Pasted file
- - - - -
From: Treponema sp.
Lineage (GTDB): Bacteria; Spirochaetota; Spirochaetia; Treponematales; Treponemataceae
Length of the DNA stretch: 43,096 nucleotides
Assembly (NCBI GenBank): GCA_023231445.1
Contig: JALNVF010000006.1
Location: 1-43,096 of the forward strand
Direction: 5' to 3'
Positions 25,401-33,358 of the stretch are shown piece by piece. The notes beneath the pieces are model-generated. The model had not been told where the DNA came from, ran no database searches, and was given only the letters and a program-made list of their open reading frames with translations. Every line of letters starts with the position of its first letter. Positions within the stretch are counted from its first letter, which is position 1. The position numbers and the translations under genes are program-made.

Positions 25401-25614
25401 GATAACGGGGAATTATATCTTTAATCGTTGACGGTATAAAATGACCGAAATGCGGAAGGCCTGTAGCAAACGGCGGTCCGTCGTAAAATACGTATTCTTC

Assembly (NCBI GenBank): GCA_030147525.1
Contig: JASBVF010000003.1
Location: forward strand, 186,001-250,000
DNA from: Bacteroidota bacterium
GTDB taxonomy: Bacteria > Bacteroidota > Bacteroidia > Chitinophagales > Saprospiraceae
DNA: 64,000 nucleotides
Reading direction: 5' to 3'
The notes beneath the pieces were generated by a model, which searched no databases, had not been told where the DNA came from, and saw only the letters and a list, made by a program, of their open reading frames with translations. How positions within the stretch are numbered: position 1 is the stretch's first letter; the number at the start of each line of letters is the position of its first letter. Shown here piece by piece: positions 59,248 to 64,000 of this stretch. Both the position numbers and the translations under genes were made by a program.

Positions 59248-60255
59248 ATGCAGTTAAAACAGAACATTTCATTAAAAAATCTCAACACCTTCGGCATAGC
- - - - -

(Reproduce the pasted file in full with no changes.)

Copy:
From: Treponema sp.
Lineage (GTDB): Bacteria; Spirochaetota; Spirochaetia; Treponematales; Treponemataceae
Length of the DNA stretch: 43,096 nucleotides
Assembly (NCBI GenBank): GCA_023231445.1
Contig: JALNVF010000006.1
Location: 1-43,096 of the forward strand
Direction: 5' to 3'
Positions 25,401-33,358 of the stretch are shown piece by piece. The notes beneath the pieces are model-generated. The model had not been told where the DNA came from, ran no database searches, and was given only the letters and a program-made list of their open reading frames with translations. Every line of letters starts with the position of its first letter. Positions within the stretch are counted from its first letter, which is position 1. The position numbers and the translations under genes are program-made.

Positions 25401-25614
25401 GATAACGGGGAATTATATCTTTAATCGTTGACGGTATAAAATGACCGAAATGCGGAAGGCCTGTAGCAAACGGCGGTCCGTCGTAAAATACGTATTCTTC

Assembly (NCBI GenBank): GCA_030147525.1
Contig: JASBVF010000003.1
Location: forward strand, 186,001-250,000
DNA from: Bacteroidota bacterium
GTDB taxonomy: Bacteria > Bacteroidota > Bacteroidia > Chitinophagales > Saprospiraceae
DNA: 64,000 nucleotides
Reading direction: 5' to 3'
The notes beneath the pieces were generated by a model, which searched no databases, had not been told where the DNA came from, and saw only the letters and a list, made by a program, of their open reading frames with translations. How positions within the stretch are numbered: position 1 is the stretch's first letter; the number at the start of each line of letters is the position of its first letter. Shown here piece by piece: positions 59,248 to 64,000 of this stretch. Both the position numbers and the translations under genes were made by a program.

Positions 59248-60255
59248 ATGCAGTTAAAACAGAACATTTCATTAAAAAATCTCAACACCTTCGGCATAGC